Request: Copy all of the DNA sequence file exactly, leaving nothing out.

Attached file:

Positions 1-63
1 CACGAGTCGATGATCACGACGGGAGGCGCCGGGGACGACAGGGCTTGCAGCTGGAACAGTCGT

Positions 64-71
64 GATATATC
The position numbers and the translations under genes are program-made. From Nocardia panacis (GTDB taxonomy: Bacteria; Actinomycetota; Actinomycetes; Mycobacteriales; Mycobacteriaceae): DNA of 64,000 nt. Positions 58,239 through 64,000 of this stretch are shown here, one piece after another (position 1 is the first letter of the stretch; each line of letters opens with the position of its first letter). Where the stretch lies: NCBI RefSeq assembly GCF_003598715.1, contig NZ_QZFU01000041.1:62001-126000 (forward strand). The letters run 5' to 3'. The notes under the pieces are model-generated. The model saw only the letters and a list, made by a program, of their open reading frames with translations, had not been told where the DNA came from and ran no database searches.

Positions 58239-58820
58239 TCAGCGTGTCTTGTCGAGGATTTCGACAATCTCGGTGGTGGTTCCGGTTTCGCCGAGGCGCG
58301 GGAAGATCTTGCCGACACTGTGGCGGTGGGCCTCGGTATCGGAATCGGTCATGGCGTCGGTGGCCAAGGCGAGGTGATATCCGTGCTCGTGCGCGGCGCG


Positions 1-63
1 CACGAGTCGATGATCACGACGGGAGGCGCCGGGGACGACAGGGCTTGCAGCTGGAACAGTCGT

Positions 64-71
64 GATATATC
The position numbers and the translations under genes are program-made. From Nocardia panacis (GTDB taxonomy: Bacteria; Actinomycetota; Actinomycetes; Mycobacteriales; Mycobacteriaceae): DNA of 64,000 nt. Positions 58,239 through 64,000 of this stretch are shown here, one piece after another (position 1 is the first letter of the stretch; each line of letters opens with the position of its first letter). Where the stretch lies: NCBI RefSeq assembly GCF_003598715.1, contig NZ_QZFU01000041.1:62001-126000 (forward strand). The letters run 5' to 3'. The notes under the pieces are model-generated. The model saw only the letters and a list, made by a program, of their open reading frames with translations, had not been told where the DNA came from and ran no database searches.

Positions 58239-58820
58239 TCAGCGTGTCTTGTCGAGGATTTCGACAATCTCGGTGGTGGTTCCGGTTTCGCCGAGGCGCG
58301 GGAAGATCTTGCCGACACTGTGGCGGTGGGCCTCGGTATCGGAATCGGTCATGGCGTCGGTGGCCAAGGCGAGGTGATATCCGTGCTCGTGCGCGGCGCG